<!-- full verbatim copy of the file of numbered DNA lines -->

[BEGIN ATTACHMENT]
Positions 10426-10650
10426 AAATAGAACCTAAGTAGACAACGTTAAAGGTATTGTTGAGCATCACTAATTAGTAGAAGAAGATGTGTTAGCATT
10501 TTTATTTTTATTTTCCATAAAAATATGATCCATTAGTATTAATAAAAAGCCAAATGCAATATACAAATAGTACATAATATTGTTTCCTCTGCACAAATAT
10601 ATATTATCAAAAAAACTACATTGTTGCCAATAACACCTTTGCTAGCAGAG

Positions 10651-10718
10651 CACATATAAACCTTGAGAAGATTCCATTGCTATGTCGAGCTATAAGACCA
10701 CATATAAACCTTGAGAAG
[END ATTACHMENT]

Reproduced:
Positions 10426-10650
10426 AAATAGAACCTAAGTAGACAACGTTAAAGGTATTGTTGAGCATCACTAATTAGTAGAAGAAGATGTGTTAGCATT
10501 TTTATTTTTATTTTCCATAAAAATATGATCCATTAGTATTAATAAAAAGCCAAATGCAATATACAAATAGTACATAATATTGTTTCCTCTGCACAAATAT
10601 ATATTATCAAAAAAACTACATTGTTGCCAATAACACCTTTGCTAGCAGAG

Positions 10651-10718
10651 CACATATAAACCTTGAGAAGATTCCATTGCTATGTCGAGCTATAAGACCA
10701 CATATAAACCTTGAGAAG